Why popes bless with three fingers according to Aramis’s Jesuit adviser in Three Musketeers

Aramis is one of the The Three Musketeers (Bantam Classic) in Alexandre Dumas’s book. Aramis is a Jesuit Novice who is writing his thesis in preparation for his ordination to the priesthood. Aramis’s adviser is a Jesuit, and his adviser suggested to him the following topic in Latin:
“Ultraque manus in benedicendo clericis inferioribus necessaria est.” In English, “Both hands are necessary for priests of the lower orders when they give benediction.” The Jesuit adviser explained to Aramis:

Read more at Monk’s Hobbit.

After the RH Bill: The Age of Catacombs

Procession in the catacombs

Procession in the catacombs

Welcome to the Age of Catacombs. The Secular State is now against the Catholic Church in the Philippines. We need to prepare for a long protracted warfare for souls. This is the Year of Faith. This is my proposed battle plan:

For Priests

1. Increase devotion to the Blessed Sacrament and the Mass. Organized groups to make Holy Hours at least once a week or once a month. Encourage proper dress at mass, especially for priests. Encourage kneeling to receive communion and discourage communion in the hand. Use the Nicene Creed and kneel at the mention of Incarnation.

2. Encourage priests and seminarians to wear their cassock as a habit inside and outside the Church. If they don’t believe the idea, they can at least try it for a month and compare the reactions of people to their presence.

3. Revise the seminary formation. A priest should have read all of Summa Theologica before ordination. He must also know how to offer the Holy Sacrifice of the Mass in both ordinary and extraordinary forms. He must also be able to speak, write, and read in Latin.

For the Laity

1. Form confraternities of the holy rosary in every school and parish. UST and the Dominican schools can lead here. The Dominicans wiped out the Albigensian heresy before. They can do so again with the same tried and true method: the rosary. The members promise to say the rosary everyday, as a group if possible.

2. Revise the Religion curriculum taught in Catholic schools for K-12. The curriculum must make sure that at Grade 12, each student should have read all books of the Bible and all articles of the Catechism. They should be able to know whether a statement conforms to the teachings of the Catholic Church or not and answer True or False accordingly. Or better yet, they should be able to cite the actual passage of the Catechism.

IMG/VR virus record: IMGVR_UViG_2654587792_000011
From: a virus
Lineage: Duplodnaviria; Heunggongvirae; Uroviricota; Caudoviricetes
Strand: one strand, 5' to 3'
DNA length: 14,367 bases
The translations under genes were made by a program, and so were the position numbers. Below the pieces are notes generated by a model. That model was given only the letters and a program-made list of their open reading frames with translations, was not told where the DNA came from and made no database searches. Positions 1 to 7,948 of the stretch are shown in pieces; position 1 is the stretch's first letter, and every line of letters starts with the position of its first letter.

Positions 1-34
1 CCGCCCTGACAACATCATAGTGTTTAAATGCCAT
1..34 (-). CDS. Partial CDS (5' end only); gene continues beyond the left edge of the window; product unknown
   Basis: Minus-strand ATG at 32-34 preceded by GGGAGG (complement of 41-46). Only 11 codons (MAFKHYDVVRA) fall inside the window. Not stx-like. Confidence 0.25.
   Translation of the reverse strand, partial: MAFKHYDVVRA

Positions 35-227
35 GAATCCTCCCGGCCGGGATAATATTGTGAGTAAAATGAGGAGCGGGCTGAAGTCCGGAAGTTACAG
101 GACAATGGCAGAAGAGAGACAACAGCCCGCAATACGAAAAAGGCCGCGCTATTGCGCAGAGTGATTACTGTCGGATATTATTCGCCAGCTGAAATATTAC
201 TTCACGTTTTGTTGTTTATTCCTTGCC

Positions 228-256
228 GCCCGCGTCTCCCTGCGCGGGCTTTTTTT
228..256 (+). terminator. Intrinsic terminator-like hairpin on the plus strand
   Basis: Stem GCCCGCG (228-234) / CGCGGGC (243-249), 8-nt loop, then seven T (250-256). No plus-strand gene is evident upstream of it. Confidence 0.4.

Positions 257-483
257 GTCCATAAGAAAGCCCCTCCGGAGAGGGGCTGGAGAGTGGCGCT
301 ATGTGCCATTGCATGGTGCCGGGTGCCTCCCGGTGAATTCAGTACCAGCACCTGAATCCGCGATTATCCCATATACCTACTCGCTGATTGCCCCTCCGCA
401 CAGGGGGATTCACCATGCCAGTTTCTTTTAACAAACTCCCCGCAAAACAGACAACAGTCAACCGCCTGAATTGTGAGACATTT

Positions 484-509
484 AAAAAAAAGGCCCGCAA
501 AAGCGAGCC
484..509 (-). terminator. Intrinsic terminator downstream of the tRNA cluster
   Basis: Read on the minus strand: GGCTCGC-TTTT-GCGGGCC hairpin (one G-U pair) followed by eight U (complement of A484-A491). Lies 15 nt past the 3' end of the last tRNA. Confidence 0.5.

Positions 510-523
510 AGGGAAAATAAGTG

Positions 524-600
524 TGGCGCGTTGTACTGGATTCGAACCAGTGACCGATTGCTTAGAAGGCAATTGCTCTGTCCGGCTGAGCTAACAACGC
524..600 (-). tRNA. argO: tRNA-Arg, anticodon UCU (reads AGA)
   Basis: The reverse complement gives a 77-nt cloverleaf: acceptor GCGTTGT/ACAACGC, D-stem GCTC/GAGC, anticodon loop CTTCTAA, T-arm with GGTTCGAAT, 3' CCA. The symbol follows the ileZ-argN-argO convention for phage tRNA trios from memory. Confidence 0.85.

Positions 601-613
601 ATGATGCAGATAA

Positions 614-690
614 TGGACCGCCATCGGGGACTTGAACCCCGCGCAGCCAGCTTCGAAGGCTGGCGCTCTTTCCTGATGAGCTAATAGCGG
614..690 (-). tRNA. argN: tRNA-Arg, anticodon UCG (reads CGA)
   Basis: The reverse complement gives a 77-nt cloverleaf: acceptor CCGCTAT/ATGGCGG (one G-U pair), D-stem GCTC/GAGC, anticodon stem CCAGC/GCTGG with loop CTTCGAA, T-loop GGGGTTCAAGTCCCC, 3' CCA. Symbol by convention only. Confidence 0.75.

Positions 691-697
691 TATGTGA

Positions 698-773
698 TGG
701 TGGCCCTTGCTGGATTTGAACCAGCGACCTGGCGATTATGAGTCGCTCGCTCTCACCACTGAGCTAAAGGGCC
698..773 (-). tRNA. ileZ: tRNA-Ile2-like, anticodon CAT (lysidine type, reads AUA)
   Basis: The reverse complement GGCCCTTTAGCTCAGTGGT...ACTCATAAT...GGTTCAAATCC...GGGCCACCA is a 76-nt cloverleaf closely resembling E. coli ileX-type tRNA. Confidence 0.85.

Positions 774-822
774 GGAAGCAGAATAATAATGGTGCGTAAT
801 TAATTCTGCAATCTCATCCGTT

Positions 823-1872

3. Form Catholic apologetics groups in every college. A Chesterton Society used to exist in Ateneo de Manila. Debating for the sake of debating is useless unless it is done with charity, and with the purpose of conversion to the Catholic Faith.

4. Encourage more women to spend more time at home, so that they become the primary educators of their children. The formation of children should not be relinquished to house helpers. “The hand that rocks the cradle is the hand that rules the world.”–William Rose Wallace.

5. Encourage religious orders to analyze their histories. They should ask the following questions: “When was our order at the peak of its numbers and spiritual strength? What did we do then? When was our order at the lowest in numbers and spiritual strength? What did we do then?” By this simple exercise, the religious orders would know in a very scientific manner substantiated by history how to increase their numbers and spiritual strength.

6. Read more Papal Encyclicals and less newspapers. Read more about the history of the Catholic Church. Read the lives of Saints instead that of movie stars.

7. Read St. Ignatius’s Guide for Thinking, Judging, and Feeling with the Church.

Enbrethiliel of Sancta Sanctis blog: the art of Catholic prose

Sancta Sanctis blog is a written by a professional freelance writer and traditionally-minded Catholic.  The blog’s author is Enbrethiliel and her icon is a young lady playing a classical guitar.   I do not know Enbrethiliel personally, but I read a few of her posts, and from them I learned who she is.